German and Canadian Organizations Partner to Develop 3D Printed Contractile Tissue
It’s been a big week for bioprinting, with news of planned 3D printed organs coming from both Prellis Biologics and BIOLIFE4D. The bioprinting world is one that doesn’t slow down, and a new research collaboration between multiple major players in the field is set to continue advances. Canadian company Aspect Biosystems is partnering with German InSCREENeX as well as the Fraunhofer Institute for Toxicology and Experimental Medicine (ITEM) to develop 3D printed contractile tissue for pharmaceutical testing. The collaboration is being supported by the National Research Council of Canada Industrial Research Assistance Program (NRC-IRAP) and the Federal Ministry for Economic Affairs and Energy’s Central Innovation Program for SMEs (ZIM).
Aspect Biosystems is known for its Lab-on-a-Printer technology, which consists of a series of modular microfluidic printhead cartridges created for tissue design. Using coaxial flow focusing, a cell-laden biological fiber is generated within the cartridge and printed into a 3D structure. The technology was used to create the company’s 3D BioRing platform, a platform of 3D printed muscle tissue that contracts and relaxes like real muscle tissue. 3D BioRing can be applied to multiple types of contractile tissue; one example is the 3DBioRing Airway, which allows researchers to study bronchoconstriction and relaxation in an in vitro setting.
“We are excited to work with high profile international partners with unique technologies like InSCREENeX and Fraunhofer ITEM to expand the applications of our 3DBioRing muscle tissue platform and develop models of other tissues including blood vessels, heart, and lung,” said Tamer Mohamed, President and CEO of Aspect Biosystems. “Ultimately, this collaboration will enable us to apply our Lab-on-a-Printer bioprinting technology to create novel tissues that can be used to improve the reliability of pre-clinical toxicity testing and could lead to the development of improved therapeutics for a host of vascular, cardiac, and respiratory diseases.”
InSCREENeX is a spinoff company of the Helmholtz Center for Infection Research. It provides genetically engineered cell systems for drug discovery and development, and offers two main product lines: SCREENflex and CI-SCREEN.
“Personalized in vitro test systems that recreate the disease in a dish will take future drug development and regenerative medicine approaches to the next level,” said Dr. Tobias May, CEO of InSCREENeX. “Aspect Biosystems’ bioprinting technology is at the forefront to develop three dimensional tissue with unmatched in-vivo like functionality. By partnering with Aspect Biosystems and Fraunhofer ITEM, and with the support from ZIM and IRAP, we will join forces to develop unique personalized cell systems. These expandable and physiologically relevant cell systems will be used as building blocks to bioprint contractile tissues with unparalleled physiology. This combined approach leads to an easy scalable and consistent production process for bioprinting in vitro tissues of highest quality in unlimited quantity.”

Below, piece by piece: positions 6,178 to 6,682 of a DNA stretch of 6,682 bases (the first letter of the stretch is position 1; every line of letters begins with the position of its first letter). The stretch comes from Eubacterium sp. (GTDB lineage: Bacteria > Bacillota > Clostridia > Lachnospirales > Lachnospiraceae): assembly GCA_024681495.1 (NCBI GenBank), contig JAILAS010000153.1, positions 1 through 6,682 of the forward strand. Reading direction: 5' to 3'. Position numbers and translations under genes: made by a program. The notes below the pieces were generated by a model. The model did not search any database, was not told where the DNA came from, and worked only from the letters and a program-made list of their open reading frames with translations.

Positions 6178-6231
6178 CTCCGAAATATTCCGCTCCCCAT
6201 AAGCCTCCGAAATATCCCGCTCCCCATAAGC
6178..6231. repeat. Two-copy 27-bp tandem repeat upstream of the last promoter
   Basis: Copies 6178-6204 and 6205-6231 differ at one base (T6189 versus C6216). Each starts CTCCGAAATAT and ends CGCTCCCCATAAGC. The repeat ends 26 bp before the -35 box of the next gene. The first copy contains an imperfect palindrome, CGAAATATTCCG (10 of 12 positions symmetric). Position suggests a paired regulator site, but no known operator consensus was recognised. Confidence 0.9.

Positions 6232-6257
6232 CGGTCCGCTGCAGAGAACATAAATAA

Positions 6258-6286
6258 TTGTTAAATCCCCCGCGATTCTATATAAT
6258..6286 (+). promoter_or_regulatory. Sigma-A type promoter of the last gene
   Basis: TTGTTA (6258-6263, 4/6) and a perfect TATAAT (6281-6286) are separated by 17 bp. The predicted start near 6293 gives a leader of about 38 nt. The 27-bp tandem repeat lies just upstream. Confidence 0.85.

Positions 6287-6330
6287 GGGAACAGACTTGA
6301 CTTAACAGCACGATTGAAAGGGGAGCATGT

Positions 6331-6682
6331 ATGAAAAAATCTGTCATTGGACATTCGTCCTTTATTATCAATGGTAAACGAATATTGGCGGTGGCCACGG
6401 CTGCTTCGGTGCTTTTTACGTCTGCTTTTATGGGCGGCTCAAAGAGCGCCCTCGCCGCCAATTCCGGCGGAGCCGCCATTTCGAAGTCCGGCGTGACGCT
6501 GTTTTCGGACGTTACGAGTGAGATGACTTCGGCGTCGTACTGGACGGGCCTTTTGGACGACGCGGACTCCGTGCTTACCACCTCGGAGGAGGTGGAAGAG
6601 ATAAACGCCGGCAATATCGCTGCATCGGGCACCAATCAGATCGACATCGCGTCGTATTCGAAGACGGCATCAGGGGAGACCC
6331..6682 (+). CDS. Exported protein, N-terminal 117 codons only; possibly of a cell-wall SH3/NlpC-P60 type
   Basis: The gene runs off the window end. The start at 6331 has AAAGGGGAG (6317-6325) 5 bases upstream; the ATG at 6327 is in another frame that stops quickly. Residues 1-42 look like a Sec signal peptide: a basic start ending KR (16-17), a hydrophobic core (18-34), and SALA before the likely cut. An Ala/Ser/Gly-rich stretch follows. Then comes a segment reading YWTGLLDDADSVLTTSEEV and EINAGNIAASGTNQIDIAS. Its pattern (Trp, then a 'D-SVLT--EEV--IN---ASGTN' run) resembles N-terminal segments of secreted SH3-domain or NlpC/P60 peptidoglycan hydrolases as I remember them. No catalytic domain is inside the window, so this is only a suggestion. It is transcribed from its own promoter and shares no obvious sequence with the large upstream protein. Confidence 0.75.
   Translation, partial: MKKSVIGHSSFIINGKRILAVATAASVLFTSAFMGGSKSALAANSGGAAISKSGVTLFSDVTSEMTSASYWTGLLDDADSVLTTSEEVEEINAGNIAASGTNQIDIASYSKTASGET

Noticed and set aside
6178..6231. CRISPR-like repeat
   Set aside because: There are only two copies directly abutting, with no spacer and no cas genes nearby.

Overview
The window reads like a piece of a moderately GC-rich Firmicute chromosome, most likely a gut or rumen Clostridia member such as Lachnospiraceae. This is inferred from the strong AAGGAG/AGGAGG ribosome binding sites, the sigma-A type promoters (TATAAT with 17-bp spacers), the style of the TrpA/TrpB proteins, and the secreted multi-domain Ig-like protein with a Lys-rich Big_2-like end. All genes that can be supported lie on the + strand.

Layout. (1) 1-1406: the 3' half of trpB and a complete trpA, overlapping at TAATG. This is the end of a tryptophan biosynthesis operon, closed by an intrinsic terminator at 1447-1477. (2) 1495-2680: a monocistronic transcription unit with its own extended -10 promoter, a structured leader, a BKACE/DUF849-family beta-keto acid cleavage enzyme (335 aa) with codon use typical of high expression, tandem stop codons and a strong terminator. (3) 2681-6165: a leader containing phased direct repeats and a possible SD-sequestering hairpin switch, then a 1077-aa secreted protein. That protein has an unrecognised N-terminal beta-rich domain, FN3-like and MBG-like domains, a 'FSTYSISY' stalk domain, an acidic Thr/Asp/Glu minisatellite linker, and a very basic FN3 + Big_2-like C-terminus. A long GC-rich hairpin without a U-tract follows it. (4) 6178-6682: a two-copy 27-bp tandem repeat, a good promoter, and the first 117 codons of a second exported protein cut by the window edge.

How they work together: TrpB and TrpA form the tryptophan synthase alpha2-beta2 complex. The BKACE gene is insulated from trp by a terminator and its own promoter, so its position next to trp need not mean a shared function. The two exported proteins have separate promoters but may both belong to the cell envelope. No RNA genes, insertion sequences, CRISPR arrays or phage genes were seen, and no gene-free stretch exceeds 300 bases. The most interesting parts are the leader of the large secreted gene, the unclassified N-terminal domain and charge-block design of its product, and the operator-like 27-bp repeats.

Fraunhofer ITEM conducts independent research projects as well as funded public projects and contract research. Its focus is on translational disease models, diagnostic techniques and innovative therapy, and its research areas range from toxicology and consumer protection to non-clinical and clinical drug research and development and safety testing.
“Valid preclinical testing of new therapeutic drugs requires predictive and available test systems,” said Dr. Armin Braun, Division Director, Preclinical Pharmacology and in vitro Toxicology. “Three-dimensional bioprinting enables the generation of human and physiological functional tissue in almost unlimited quantities and in standardized quality. These test systems will confirm that Aspect’s bioprinted tissues are optimised as reliable preclinical tools to identify the toxicity and efficacy of experimental therapeutics.”
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